My wife and I recently decided we should take a break from the ephemera that Hollywood continuously churns out and devote our movie viewing to films with a longer shelf life than the proverbial carton of milk. We printed out The American Film Institute’s list of the 100 best American films of all time and rented the first one neither of us had seen -- The Godfather. I was expecting a thrilling tale full of gunfights and extortion, bodies dumped on lonely roads and lots of Italian-American culture. In other words, all of the archetypes of Mafia crime stories. And Francis Ford Copolla’s epic gave them to me in spades. But it also gave me something I didn’t expect. My wife and I were quiet as the closing credits rolled, and when I asked her what she was thinking, she said, “We just got done watching a tragedy, didn’t we?”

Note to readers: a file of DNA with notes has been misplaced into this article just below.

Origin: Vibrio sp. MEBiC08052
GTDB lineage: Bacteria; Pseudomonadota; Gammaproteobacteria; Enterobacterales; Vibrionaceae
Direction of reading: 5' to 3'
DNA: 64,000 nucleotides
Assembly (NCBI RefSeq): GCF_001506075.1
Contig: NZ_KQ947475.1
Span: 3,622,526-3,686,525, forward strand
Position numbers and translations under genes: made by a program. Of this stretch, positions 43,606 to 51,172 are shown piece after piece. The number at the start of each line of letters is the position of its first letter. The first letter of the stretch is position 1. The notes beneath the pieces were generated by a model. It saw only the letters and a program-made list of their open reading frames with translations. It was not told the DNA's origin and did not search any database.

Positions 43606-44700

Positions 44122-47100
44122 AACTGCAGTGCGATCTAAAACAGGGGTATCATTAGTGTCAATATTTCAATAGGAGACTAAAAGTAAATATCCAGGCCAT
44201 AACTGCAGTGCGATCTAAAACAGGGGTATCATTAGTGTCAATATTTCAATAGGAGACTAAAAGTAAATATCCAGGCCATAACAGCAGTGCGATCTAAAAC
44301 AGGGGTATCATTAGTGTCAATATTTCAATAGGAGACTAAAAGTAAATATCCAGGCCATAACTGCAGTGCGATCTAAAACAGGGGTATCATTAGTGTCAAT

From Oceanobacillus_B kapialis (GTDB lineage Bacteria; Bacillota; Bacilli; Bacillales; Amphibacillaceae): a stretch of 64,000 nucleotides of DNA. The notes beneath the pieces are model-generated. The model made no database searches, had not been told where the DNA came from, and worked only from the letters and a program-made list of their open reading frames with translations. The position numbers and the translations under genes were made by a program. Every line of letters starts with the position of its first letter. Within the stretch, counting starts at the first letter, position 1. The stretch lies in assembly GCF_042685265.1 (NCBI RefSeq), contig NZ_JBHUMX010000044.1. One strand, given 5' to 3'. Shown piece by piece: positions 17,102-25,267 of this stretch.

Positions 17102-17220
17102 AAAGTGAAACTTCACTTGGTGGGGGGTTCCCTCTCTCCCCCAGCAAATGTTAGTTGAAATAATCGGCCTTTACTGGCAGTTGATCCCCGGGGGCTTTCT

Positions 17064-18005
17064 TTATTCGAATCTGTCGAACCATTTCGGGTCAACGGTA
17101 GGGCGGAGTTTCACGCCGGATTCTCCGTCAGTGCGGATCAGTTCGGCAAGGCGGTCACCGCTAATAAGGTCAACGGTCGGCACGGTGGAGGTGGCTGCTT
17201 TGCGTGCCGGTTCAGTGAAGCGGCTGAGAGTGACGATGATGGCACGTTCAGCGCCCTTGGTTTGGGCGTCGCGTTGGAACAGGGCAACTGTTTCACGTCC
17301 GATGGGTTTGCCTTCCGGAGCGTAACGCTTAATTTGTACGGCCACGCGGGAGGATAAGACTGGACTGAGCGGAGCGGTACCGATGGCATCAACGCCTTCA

It may be difficult to think of a story that concludes with the protagonist amassing huge amounts of power, prestige and wealth as a tragedy. But Al Pacino’s Michael Corleone loses his longtime goal of an existence apart from organized crime due to an overweening love of family. It's a love that barely considers the depth of evil in which the objects of its affection are mired. Though Michael thrives outwardly, his hope for a legitimate life traces the descents of Othello, Macbeth and Lear. Only the context changes, soliloquies being replaced by stilettos.
Archetypal critics like to argue that narratives can’t help but fall into such patterns. (See Northrop Frye’s monomyth, on which he claimed one could place the structure of every sort of story.) But while these theorists have interesting insights, they also have a tendency to crowbar texts into artificially narrow readings and a difficult time explaining the existence of noir and horror. No, The Godfather seems to intentionally turn genre’s conventions towards weighty matters of ethics and identity, themes mankind has explored for thousands of years. And why shouldn’t it? Should genre lovers cede the deep things to ivory tower intellectuals just because they happen to like knights and zombies and hard-bitten PIs? No, that’s an offer we must refuse.
(Picture: CC 2006 by mueredecine)